Music Industry Needs A Dose of Innovation, Not Intervention

Michael Geist's latest Law Bytes column suggests that Music Industry Needs A Dose of Innovation, Not Intervention. I believe he sidestepped one of the most important dynamics, which is the growing separation of the majority of players that make up the music industry from the recording industry that historically dominated it.

The music industry needs to be understood as made up of at least 3 major components: composers (and their publishers), performers, and "makers" (recording labels). Historically the equipment required to record, edit and distribute recorded music was very expensive so there needed to be organizations that would deal with the large capital costs as well as offering loans to musicians. These financiers justified their risks by being intimately involved in many aspects of the music business, and dominated the industry for many decades.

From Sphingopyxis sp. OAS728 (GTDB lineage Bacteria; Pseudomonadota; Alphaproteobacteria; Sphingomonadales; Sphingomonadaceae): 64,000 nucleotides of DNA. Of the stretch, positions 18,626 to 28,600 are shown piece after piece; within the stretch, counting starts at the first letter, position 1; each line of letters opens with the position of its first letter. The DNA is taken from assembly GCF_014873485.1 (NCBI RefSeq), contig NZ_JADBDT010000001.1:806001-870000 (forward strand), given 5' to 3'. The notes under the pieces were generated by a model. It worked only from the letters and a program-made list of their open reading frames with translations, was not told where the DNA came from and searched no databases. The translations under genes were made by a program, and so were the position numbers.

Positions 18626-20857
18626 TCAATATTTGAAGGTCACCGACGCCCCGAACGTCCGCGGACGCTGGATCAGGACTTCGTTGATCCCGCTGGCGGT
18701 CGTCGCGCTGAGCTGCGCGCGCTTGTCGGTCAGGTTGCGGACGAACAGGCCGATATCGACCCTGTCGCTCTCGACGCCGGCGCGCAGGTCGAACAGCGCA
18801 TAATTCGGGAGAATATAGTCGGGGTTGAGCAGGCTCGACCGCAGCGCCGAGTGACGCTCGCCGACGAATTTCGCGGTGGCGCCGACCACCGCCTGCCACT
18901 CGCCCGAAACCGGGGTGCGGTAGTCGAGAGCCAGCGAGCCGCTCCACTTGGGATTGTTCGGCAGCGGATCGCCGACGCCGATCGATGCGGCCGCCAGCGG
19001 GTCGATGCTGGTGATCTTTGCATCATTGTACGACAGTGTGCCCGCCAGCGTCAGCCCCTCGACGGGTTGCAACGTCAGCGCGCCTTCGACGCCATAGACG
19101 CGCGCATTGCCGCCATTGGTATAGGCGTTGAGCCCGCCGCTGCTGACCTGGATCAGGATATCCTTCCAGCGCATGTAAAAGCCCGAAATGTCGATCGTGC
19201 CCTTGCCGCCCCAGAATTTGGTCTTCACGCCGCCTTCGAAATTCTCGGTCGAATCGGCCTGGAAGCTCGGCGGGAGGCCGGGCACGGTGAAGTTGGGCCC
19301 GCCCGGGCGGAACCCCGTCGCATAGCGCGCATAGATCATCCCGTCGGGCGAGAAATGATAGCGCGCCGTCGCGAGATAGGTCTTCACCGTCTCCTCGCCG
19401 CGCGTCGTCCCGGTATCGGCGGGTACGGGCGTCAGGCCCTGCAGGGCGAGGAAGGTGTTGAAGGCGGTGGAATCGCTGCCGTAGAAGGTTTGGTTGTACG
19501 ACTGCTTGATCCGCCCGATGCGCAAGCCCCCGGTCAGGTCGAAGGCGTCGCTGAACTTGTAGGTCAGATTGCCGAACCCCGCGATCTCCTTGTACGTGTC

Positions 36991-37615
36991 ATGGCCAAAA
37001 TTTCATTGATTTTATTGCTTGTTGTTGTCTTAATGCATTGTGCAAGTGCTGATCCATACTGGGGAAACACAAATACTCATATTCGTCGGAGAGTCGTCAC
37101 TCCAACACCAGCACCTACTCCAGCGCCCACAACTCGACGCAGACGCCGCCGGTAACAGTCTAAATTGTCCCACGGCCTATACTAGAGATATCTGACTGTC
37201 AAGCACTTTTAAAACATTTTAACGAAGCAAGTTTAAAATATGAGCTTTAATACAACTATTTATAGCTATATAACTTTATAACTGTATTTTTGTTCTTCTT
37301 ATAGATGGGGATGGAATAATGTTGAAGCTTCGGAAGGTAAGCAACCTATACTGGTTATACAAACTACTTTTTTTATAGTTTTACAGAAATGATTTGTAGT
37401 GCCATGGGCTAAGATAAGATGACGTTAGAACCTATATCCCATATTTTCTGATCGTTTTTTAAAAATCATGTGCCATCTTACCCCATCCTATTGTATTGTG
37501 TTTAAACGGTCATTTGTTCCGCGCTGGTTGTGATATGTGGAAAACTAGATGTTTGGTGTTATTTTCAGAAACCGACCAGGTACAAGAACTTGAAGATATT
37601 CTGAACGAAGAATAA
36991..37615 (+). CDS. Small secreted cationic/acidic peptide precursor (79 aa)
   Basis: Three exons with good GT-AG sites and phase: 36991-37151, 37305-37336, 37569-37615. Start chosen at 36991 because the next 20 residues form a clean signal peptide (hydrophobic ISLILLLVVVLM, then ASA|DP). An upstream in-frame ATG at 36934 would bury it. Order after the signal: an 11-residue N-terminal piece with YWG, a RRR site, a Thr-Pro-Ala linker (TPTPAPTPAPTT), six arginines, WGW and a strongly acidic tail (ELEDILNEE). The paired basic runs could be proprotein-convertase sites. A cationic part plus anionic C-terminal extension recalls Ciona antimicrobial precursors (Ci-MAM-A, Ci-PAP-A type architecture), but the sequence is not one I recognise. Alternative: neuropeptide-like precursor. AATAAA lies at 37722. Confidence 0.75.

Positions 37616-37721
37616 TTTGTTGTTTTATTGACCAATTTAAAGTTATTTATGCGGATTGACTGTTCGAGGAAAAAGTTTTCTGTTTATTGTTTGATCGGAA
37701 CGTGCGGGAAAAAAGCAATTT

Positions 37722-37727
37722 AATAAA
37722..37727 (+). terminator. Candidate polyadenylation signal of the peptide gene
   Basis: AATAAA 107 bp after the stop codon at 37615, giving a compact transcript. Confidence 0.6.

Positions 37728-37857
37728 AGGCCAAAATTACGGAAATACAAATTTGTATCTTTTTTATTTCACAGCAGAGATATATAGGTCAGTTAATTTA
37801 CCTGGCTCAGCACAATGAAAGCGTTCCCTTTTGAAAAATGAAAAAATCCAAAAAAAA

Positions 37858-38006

Modern technology changes this dynamic entirely. It is now possible for composers and performers to get together and directly reach audiences without the need for external financing or any high-capital-cost infrastructure. This allows musicians, the actual artists which copyright was theoretically designed to protect, to skip the legacy intermediaries entirely.

The major labels (and some smaller ones) are fighting back against musicians by trying to retain their historical grip on the music industry. They claim that the laws they want to change, such as ratification of the 1996 WIPO treaties, are for the benefit of musicians when it is not.

The problem for the labels from Michael Geist's message is this: while innovation in the music business will benefit the songwriters and performers who make up the true music industry, their growth will come at the expense of the legacy recording industry. The government intervention that the labels have been calling for is for governments to choose labels over musicians in their current battles.